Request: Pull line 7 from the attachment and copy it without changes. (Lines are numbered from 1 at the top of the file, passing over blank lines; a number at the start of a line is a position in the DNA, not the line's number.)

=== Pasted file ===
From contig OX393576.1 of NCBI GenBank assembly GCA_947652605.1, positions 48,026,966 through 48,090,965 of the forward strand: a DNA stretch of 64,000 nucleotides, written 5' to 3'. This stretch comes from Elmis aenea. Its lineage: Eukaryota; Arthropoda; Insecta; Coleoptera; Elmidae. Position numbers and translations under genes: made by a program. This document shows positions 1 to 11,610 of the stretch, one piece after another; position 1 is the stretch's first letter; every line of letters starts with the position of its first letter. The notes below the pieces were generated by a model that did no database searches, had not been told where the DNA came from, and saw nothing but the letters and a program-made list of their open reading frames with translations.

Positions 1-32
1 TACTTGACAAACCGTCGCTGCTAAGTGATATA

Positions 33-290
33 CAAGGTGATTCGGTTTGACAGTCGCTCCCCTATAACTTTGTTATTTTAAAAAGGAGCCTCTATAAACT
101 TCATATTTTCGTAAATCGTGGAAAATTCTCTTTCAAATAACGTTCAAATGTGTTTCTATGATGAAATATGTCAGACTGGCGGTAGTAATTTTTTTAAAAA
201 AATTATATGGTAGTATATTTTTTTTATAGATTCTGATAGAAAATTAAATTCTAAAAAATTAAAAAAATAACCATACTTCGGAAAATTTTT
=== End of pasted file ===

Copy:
201 AATTATATGGTAGTATATTTTTTTTATAGATTCTGATAGAAAATTAAATTCTAAAAAATTAAAAAAATAACCATACTTCGGAAAATTTTT